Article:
You have fewer synapses in your brain now than a 2-year-old. That may sound like an insult, but it’s a scientific fact. We’re all born with heads full of lonely, isolated neurons. But as our baby brains are inundated with sensory information over the first two years of life, those neurons rapidly form connections, or synapses. A toddlers’ brain teems with more than 100 trillion of them. By the time that toddler becomes an adult, though, the brain will have pared back roughly half of them — synapses that are used frequently become stronger, while those that aren’t wither away.
This process of overproduction followed by winnowing allows the brain to shape itself to its environment. As neuroscientist David Eagleman writes, “You become who you are not because of what grows in your brain, but because of what’s removed.”
Neuroscientists have known about so-called synaptic pruning for a long time. But in 2012, Harvard University neuroscientist Dr. Beth Stevens made a discovery that transformed her field’s understanding of the mechanisms behind the process. Stevens’s contribution was so profound, the MacArthur Foundation awarded her one of its coveted “genius” grants last night.
Her work centers on non-neuronal brain cells called microglia. Before Stevens’s research, microglia were seen solely as a part of the brain’s immune system, sweeping out cellular debris, pathogens, and damaged tissue. But Stevens found that these little guys weren’t merely the brain’s custodians — they were also its architects.
She discovered that another breed of “glial” cells, called “astrocytes,” trigger immature synapses — synapses that haven’t been developed because of their lack of use — to produce an immune protein that functions as an “eat me” sign. Microglia then travel around the brain gobbling up these excess connections, maximizing the efficiency of the brain’s wiring.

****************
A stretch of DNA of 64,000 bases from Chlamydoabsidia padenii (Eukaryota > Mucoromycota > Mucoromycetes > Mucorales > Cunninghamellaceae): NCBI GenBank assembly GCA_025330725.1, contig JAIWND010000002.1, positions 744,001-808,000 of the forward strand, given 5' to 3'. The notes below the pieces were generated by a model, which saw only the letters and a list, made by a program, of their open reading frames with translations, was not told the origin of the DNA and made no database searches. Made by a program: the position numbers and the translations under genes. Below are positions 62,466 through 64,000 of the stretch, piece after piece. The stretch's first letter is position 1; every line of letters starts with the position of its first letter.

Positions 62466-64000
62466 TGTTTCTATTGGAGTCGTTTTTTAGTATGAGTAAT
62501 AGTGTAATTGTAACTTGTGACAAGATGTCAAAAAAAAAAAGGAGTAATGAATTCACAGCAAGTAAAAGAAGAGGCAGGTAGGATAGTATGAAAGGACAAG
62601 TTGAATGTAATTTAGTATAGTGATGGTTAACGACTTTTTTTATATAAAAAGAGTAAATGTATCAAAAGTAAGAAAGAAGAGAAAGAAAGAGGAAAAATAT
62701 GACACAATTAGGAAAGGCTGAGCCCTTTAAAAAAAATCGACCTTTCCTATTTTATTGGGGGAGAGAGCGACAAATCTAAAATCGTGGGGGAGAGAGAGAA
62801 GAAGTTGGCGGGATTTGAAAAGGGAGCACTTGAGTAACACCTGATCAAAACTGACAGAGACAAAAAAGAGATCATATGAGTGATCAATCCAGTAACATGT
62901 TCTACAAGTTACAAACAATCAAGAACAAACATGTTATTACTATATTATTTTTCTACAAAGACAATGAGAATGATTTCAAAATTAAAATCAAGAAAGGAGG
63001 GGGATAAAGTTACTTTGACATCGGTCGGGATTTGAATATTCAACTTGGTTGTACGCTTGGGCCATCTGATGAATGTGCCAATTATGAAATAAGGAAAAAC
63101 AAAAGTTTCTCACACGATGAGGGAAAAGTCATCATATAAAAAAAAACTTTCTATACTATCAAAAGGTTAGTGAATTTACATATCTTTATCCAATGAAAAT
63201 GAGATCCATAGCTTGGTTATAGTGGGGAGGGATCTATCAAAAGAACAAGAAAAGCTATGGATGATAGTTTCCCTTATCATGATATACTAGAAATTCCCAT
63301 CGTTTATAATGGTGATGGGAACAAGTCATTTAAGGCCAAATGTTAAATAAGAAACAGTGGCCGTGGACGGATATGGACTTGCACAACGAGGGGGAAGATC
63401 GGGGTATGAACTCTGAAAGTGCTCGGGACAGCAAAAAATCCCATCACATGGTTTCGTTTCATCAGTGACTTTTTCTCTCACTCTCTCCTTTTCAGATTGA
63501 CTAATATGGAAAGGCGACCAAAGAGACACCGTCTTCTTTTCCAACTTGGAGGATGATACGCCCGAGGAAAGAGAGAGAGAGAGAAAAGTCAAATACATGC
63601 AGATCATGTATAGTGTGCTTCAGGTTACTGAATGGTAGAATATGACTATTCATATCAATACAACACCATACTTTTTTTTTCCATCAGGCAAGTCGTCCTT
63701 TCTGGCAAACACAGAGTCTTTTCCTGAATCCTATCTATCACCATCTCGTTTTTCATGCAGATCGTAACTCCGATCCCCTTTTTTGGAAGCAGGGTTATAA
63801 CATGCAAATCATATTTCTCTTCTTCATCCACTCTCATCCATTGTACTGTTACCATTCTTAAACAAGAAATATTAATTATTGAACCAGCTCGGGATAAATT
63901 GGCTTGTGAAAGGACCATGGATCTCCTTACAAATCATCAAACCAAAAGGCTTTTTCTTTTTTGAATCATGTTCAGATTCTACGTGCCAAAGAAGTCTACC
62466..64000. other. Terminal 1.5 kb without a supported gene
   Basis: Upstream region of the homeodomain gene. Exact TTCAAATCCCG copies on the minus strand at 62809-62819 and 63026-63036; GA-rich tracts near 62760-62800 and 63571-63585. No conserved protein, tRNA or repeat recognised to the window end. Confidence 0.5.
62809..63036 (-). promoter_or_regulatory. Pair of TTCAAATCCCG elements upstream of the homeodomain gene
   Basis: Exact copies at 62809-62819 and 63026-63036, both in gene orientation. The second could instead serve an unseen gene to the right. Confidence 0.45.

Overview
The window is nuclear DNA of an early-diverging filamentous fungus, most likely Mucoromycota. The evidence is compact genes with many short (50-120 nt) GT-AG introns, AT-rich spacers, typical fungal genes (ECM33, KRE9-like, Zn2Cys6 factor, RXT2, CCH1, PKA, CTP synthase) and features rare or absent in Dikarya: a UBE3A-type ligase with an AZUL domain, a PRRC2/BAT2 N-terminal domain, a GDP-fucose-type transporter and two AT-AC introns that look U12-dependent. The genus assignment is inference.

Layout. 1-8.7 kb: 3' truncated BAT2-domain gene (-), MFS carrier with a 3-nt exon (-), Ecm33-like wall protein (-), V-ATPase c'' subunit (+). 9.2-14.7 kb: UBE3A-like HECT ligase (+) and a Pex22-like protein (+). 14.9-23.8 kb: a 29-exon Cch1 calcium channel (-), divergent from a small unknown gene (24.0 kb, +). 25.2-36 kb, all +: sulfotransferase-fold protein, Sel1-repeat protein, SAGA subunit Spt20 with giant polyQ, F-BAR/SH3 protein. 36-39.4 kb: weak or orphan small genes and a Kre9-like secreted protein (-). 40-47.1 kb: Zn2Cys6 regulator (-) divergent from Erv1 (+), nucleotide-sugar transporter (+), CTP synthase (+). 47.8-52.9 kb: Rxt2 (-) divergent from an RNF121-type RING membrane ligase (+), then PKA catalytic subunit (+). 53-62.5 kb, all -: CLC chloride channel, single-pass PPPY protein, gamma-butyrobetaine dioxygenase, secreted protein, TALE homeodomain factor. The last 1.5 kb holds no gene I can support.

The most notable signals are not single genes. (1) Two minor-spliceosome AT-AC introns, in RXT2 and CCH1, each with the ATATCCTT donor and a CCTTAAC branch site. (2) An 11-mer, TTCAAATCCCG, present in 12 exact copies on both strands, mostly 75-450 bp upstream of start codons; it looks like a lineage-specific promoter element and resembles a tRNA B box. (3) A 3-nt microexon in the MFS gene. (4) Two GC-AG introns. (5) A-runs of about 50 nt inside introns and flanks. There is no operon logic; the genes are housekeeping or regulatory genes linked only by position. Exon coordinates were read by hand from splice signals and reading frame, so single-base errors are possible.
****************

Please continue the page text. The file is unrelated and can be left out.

Stevens’s discovery has the potential to open up new lines of attack against disorders caused by faulty neural architecture, like schizophrenia, as well as those caused by neurodegeneration, like Alzheimer’s and Huntington’s. Previously, neuroscientists had focused primarily on the role nerve cells play in constructing the brain’s circuitry, and thus looked to find solutions for faulty wiring through the study of such cells. In establishing the influence of the brain’s immune cells on its circuitry, Stevens has opened up a whole new battlefield for researchers.
Her work is particularly promising for autism research. Earlier studies have suggested that microglia are more active and synapses more abundant in the brains of people on the spectrum, and Stevens is currently studying the activity of microglia in the brains of mice with conditions analogous to human autism. With the MacArthur Foundation’s funding — $625,000 over five years with no strings attached — Stevens will be able to keep pruning away at her field’s tangled hypotheses.